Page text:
A construction project can be delayed for a multitude of reasons. Where the cause of the delay is not force majeure, or other excusable delay by a contractor, and where the contractor has some fault, what level of actions must a contractor take to satisfy the terms “best efforts” or “reasonable efforts” or “commercially reasonable
When reviewing a proposed design or construction contract, the responding party will often do a cursory check to see whether the contract proposes arbitration or litigation for dispute resolution. So long as the proposed method generally aligns with that party’s preferences, it will not look further at the specifics of the proposed process. For the uninitiated, this can lead to surprises when a dispute arises, especially when it comes to issues like whether the arbitration will be held before a single arbitrator or a panel of arbitrators, the rules that will apply to the arbitration, and the scope of discovery.
Construction and design attorneys, on the other hand, spend many working hours (and sometimes nonworking hours) contemplating these exact issues. I have developed a checklist of items that I advise my clients to consider in their arbitration provisions. The combined goal of these considerations is eliminating surprises if a dispute arises and balancing efficiency with the desire for a fair process. Typically, that checklist includes the following topics:
- Rules applicable to the arbitration
- Single arbitrator or panel of arbitrators?
- Scope of discovery
- Maximizing opportunity for resolution in a single proceeding
The full article, including details on each of these topics can be found at What Parties Ought To Consider When Considering Arbitration Provisions | Stoel Rives LLP.
This article was originally published in by the Daily Journal of Commerce on April 20, 2023.
Originally published by the Daily Journal of Commerce on March 16, 2023.
Chapter 18.27 of the Revised Code of Washington (“chapter”) contains the requirements for contractors performing services in Washington state. This chapter governs who is considered a contractor, the registration requirements of those contractors, and what could happen if those contractors do not register.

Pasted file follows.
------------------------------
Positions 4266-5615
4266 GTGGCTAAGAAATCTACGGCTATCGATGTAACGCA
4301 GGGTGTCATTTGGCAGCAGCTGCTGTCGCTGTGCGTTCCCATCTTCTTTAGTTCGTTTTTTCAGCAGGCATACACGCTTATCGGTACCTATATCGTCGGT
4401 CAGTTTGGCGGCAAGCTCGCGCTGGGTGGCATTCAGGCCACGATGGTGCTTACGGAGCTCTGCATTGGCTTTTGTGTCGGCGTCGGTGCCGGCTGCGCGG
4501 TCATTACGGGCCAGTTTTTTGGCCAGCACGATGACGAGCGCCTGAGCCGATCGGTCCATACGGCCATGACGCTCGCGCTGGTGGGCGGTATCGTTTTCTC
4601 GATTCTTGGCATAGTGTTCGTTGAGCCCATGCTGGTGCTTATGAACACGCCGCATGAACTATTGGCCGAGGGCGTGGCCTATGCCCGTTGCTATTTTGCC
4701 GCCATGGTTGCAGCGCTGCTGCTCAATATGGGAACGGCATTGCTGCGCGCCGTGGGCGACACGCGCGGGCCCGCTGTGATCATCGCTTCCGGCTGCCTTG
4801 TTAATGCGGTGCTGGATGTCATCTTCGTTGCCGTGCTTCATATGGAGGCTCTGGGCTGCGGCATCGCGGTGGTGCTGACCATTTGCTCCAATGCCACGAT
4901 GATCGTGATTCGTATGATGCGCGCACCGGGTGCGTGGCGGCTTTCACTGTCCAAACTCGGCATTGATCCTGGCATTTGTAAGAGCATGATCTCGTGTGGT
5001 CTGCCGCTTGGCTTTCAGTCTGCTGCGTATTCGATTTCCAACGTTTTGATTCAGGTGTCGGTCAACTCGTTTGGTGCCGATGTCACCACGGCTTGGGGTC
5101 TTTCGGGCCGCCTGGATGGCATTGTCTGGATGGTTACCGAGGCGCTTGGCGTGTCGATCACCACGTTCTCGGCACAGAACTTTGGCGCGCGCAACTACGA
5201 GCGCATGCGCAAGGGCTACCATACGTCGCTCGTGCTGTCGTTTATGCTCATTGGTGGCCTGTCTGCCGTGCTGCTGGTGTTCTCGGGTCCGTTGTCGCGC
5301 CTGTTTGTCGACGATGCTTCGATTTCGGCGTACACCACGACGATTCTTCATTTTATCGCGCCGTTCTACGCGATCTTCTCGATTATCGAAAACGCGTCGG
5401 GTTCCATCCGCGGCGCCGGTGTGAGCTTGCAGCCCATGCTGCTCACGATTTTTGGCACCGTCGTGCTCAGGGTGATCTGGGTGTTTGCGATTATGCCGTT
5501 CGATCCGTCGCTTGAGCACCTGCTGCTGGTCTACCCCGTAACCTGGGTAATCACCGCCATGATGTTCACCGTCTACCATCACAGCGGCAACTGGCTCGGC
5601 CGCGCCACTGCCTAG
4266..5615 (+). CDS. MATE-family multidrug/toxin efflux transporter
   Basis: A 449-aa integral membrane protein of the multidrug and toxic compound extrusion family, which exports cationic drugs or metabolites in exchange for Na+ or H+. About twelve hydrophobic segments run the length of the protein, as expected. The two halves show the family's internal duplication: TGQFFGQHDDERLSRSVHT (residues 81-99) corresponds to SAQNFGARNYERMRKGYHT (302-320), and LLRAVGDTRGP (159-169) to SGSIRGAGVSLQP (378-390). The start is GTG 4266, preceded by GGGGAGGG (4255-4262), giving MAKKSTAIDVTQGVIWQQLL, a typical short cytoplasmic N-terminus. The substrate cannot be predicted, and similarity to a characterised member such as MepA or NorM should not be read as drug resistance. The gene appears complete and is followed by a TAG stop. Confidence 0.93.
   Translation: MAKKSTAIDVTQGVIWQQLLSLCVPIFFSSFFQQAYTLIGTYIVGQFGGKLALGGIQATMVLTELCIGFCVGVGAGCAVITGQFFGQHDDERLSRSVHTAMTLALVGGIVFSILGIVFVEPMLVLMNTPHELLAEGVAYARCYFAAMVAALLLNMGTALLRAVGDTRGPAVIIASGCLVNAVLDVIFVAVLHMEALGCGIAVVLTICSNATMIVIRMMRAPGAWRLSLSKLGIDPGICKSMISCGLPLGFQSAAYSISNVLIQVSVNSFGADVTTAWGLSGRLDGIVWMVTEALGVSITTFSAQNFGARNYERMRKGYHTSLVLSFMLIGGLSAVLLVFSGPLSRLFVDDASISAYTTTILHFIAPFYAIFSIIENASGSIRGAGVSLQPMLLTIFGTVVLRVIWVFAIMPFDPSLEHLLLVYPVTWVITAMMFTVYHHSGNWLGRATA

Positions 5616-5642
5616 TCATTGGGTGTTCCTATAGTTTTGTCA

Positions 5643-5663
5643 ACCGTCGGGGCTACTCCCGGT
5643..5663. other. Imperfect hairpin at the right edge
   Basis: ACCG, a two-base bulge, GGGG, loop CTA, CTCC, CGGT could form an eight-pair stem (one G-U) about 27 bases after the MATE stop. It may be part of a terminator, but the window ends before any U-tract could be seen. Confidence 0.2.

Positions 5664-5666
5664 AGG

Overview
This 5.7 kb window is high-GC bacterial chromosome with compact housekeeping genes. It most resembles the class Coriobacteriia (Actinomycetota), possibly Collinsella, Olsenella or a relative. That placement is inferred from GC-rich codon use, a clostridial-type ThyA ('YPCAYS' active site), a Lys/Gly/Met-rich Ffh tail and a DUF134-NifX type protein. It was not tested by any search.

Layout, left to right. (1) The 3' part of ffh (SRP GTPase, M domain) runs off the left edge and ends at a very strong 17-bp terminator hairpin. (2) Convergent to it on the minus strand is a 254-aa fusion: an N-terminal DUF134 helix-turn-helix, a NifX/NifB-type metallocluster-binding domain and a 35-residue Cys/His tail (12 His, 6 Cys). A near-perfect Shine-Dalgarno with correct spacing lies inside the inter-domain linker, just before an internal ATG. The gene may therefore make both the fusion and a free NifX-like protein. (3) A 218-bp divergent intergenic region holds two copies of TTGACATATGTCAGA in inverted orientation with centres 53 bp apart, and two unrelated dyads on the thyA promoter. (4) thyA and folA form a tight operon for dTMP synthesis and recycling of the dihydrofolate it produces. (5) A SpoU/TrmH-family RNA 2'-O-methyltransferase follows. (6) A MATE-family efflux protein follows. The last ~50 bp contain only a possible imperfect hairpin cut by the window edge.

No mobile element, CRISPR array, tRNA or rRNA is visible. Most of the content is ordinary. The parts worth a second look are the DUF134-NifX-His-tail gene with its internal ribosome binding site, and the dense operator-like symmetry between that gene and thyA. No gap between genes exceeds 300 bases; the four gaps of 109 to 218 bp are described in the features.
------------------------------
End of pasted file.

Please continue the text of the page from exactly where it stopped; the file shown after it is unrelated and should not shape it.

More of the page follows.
Originally published as an Op-Ed by the Oregon Daily Journal of Commerce on February 16, 2023.
Introduced as a ballot measure, Oregon’s Employer Liability Law (ELL) was described in a voter’s pamphlet from 1910 as “a law requiring protection for persons engaged in hazardous employments, defining and extending the liability of employers, and providing that…
In a world of pure cooperation, if the owner of a construction project or a contractor causes a problem, the responsible party would admit fault and make amends—rendering the negotiation of a construction contract unnecessary. In our less than ideal world, owners and contractors have adverse interests, the party at fault is not always clear…
Originally published as an Op-Ed by the Oregon Daily Journal of Commerce on December 15, 2022.
A common feature of construction contracts is a clause requiring formal mediation of disputes relating to the project. Sometimes the clause is aspirational, merely “requiring” that the parties consider mediation. Other times, however, the clause is designed as a binding…
Originally published by the Daily Journal of Commerce on December 6, 2022.
With more and more corporate tenants and institutional owners looking to reduce their carbon footprints, clean energy improvements in initial project development as well as upgrades to existing projects have become more appealing. However, with interest rates and material costs on the rise…
The Washington Supreme Court recently published an opinion that appears to invalidate any homebuyer warranty that requires the buyer to file suit in less than six years. In Tadych v. Noble Ridge Construction, Inc., the owners of a custom home sued their builder for breach of warranty three years after occupying the home. Their…
Originally published as an Op-Ed by the Oregon Daily Journal of Commerce on November 17, 2022.
Selection of a contractor should be done carefully. There are many good contractors, but not all are the right fit for your project. Most owner-contractor relationships are long-term engagements that require good communication, patience, and trust. This is equally…
Originally published by the Seattle Daily Journal of Commerce on November 3, 2022.
In a 5-4 decision, the Washington Supreme Court recently ruled in Tadych v. Noble Ridge Construction, Inc. that a contract provision providing a one-year limitation period for filing a construction defect lawsuit was “unconscionable” and therefore unenforceable.
The court’s ruling revives a…